I carp incessantly about the lack of compassion in our modern culture. On my radio show, at barbecues and toll booths, I prattle on and on about the new world order where people will literally step over you on the sidewalk, rather than stop and help you up, much less call 911 if you’ve had a heart attack. Just moths ago, in Boston, there was a highly publicized case where an elderly woman, whose scarf had become entangled in an escalator, suffocated to death while folks walked by. Only one man stopped and frantically tried to summon help to no avail.
This unwillingness to “get involved” is usually attributed to the legal ramifications expected in the wake of a failed attempt to help a stranger, but still, if my child was in distress in a public place, I would hope someone would try to help. Any parent would. Indeed, most parents would want everyone in the immediate area to help. The sad reality is, it is entirely possible, even likely, that no one would help in that circumstance.
Given the rather dismal benchmark, it is therefore not only noteworthy, but cause for celebration, really, when the opposite occurs. It reaffirms our collective faith in humanity. Yes…there are still good people out there who, instinctively and without calculation of self-risk, rush to aid when the need arises.
Recently in New Hampshire, a school teacher, at a lakeside beach, heard screams from nearby and rushed over. A toddler was not breathing, he was blue, and his mother was frantic. She performed CPR and revived the child. When emergency crews arrived, they credited her with “undoubtedly having saved this child’s life”. The teacher commented how she had, just weeks earlier, been through yet another course in emergency first-aid, as mandated by her school. Sometimes, things just work out right. The right person, in the right place, at the right time.
More recently, in Milwaukee, Mayor Tom Barrett stepped up during a volatile situation. How easy would it be for a notable politician to turn the other way, to not get involved? He was at the Wisconsin State Fair with his ten and twelve year old daughters, his sister, and a niece. As they were leaving, in the parking lot, a grandmother was screaming for help, for someone to dial 911. She was with her one year old granddaughter, and a man was screaming at them, trying to take the girl. Mayor Barrett interceded and the man announced that he had a gun and “wasn’t afraid to use it”. The man then punched the Mayor in the stomach and he doubled over. The 20 year old man, it would later turn out, was the estranged father of the child.
It didn’t stop there. The man then told Tom to lay on his stomach, and Tom yelled to his children, sister and niece to run away. Knowing that lying, face down on the ground, was not likely to lead to a happy ending, Mayor Barrett summoned the strength to fight. He got up and swung, but the man had what was later described by police as either a “piece of pipe or an extendable baton”, and he beat Mayor Barrett mercilessly. Barrett’s hand was crushed, he lost two front teeth and had numerous cuts and bruises. His hand was so badly battered, either from throwing punches or from the pipe attack, that bones were sticking out through his flesh. He had significant plastic surgery on his face, to repair a deep gash, and the surgery on his hand took three hours.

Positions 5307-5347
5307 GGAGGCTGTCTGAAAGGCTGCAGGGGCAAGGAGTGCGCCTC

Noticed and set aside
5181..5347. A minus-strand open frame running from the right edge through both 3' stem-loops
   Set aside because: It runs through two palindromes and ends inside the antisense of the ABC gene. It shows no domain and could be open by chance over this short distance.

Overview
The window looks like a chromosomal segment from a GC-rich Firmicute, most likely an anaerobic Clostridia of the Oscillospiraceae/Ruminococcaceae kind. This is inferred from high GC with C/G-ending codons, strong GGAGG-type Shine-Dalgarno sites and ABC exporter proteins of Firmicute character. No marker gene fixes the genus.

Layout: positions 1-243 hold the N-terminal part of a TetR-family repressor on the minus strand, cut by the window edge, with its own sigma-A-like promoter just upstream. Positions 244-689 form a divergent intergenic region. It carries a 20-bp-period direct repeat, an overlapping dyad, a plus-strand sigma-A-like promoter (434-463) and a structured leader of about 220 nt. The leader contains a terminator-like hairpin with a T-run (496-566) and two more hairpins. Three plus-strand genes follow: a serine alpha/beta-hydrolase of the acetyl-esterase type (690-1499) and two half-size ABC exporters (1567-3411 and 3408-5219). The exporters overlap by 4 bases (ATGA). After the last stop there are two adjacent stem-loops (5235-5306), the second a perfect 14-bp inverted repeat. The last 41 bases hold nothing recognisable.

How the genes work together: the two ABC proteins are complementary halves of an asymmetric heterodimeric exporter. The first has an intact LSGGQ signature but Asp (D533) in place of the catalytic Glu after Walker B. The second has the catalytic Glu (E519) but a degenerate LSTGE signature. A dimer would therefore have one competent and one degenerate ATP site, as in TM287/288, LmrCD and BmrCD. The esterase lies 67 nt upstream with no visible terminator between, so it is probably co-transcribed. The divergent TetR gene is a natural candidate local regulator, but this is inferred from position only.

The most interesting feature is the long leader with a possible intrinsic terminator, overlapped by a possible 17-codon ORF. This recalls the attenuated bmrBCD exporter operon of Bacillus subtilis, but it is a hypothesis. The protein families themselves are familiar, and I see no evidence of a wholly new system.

The incident occurred on Saturday, August 15th, and on the following Monday the Mayor, while still in the hospital, received a call from President Obama, commending him for his bravery. It is a nice touch, the call from the President, and Mayor Barrett has received accolades from his own community, as he should. We’ll never know what may have happened otherwise in that situation, or if the little girl may well be missing right now had a citizen with enough pluck to say “no”, hadn’t been walking by at the right time.
It is also worth mentioning that the fact that this act of courage, of dignity, really, provoked a call from the President is, in a strange way, a sad statement. There was a time in this country when the course taken by Tom Barrett would have been the norm, not the anomaly. What does it say about our culture that a stranger stepping in to protect a 1-year old child is of particular interest? We like to think it’s expected, that everyone would do it, but it is no longer so.
As we watch our culture turn more inward, more geared towards “self”, and at the same time become so numb to violence of every sort, it should be expected that if you find yourself in bind, don’t look to the nearest stranger for help. The morals and social boundaries were part of a civilized culture for a reason. As we abandon them with reckless wonder, we witness more and more that the default position of human interaction is not peace, love and happiness…it’s more like dog-eat-dog.